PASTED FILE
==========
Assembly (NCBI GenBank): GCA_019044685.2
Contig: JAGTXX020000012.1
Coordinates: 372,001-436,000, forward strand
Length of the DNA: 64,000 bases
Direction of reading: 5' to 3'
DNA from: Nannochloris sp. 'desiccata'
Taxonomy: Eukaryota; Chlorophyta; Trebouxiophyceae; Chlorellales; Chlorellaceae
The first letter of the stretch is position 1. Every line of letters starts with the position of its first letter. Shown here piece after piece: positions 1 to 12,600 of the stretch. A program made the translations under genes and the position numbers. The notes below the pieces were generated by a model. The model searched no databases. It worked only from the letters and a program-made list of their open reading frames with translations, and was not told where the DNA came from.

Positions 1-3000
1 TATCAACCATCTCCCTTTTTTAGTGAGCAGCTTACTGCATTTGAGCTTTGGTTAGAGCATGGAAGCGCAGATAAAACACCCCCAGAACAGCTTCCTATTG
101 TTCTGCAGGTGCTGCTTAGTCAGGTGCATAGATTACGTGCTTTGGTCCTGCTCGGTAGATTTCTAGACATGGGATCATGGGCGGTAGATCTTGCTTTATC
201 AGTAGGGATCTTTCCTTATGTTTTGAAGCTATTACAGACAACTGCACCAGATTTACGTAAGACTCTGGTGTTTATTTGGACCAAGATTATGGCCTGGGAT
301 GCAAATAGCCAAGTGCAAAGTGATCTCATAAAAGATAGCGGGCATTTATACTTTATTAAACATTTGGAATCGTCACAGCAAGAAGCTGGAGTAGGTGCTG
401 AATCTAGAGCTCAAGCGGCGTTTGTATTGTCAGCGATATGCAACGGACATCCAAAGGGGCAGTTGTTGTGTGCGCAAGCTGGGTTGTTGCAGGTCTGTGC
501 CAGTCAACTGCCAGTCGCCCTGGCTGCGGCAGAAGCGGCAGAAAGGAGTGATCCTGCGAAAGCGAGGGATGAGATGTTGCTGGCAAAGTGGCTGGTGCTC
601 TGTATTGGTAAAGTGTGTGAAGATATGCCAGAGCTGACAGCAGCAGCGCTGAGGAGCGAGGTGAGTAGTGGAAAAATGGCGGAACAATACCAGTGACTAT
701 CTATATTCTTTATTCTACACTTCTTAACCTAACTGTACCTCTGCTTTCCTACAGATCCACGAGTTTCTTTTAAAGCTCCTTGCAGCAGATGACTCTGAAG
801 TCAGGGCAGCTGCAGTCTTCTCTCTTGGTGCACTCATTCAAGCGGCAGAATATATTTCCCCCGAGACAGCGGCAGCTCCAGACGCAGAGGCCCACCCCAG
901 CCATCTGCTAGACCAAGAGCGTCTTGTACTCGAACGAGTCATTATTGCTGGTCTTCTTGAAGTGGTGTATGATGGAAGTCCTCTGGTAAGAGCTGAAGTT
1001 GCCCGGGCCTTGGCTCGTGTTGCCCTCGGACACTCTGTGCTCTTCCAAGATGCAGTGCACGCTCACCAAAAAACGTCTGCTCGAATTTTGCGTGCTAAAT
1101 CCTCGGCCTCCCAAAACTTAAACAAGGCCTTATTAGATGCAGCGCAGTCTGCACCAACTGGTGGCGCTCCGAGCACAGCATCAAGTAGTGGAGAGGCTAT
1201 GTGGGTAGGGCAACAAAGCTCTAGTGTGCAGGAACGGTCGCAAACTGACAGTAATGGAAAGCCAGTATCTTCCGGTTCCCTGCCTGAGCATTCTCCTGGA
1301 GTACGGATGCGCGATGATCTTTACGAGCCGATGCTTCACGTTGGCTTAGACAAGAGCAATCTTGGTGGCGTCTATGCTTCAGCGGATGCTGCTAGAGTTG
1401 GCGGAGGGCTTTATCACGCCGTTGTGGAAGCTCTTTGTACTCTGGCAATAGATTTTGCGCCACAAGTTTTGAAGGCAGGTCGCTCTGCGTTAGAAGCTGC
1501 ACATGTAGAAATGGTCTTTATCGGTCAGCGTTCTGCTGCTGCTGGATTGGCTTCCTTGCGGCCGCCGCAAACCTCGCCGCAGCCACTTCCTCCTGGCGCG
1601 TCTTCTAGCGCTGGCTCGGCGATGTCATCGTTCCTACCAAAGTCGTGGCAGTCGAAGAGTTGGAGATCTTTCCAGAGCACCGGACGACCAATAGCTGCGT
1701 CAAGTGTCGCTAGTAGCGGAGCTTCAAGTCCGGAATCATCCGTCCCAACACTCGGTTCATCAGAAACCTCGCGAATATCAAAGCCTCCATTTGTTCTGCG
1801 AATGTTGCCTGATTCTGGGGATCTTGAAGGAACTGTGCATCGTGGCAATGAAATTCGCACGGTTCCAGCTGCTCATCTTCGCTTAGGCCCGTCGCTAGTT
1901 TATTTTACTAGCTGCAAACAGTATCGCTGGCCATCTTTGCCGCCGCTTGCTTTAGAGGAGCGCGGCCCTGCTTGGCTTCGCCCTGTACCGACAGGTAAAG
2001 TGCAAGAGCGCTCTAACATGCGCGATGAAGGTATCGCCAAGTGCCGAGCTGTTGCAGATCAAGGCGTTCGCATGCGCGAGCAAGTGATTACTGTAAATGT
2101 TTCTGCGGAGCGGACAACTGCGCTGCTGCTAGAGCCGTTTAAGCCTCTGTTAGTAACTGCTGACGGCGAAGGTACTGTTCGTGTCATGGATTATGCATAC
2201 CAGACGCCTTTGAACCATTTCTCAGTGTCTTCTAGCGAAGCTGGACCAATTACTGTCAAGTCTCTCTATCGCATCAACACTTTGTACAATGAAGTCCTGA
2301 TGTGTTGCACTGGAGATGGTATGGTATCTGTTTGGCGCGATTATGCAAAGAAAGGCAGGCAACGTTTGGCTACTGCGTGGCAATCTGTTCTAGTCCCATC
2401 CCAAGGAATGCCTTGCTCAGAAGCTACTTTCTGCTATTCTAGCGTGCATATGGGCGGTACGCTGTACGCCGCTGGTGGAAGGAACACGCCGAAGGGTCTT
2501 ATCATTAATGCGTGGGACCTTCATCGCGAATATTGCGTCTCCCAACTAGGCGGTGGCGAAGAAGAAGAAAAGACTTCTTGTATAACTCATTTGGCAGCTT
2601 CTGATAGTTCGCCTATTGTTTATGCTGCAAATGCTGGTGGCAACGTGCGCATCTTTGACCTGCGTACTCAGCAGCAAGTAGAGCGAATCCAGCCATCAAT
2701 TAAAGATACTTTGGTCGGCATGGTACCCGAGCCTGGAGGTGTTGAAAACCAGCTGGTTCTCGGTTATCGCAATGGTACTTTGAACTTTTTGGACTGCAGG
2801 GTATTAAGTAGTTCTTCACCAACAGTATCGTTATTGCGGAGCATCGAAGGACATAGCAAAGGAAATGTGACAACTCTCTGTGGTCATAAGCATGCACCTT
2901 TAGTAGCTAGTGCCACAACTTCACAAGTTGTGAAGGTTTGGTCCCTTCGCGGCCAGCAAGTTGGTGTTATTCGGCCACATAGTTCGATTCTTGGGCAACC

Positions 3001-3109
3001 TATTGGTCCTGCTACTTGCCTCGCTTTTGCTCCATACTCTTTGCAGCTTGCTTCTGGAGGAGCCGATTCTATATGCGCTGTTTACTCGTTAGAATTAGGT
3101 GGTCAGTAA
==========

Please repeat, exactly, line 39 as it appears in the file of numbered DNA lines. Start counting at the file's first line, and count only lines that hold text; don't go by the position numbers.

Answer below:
2901 TAGTAGCTAGTGCCACAACTTCACAAGTTGTGAAGGTTTGGTCCCTTCGCGGCCAGCAAGTTGGTGTTATTCGGCCACATAGTTCGATTCTTGGGCAACC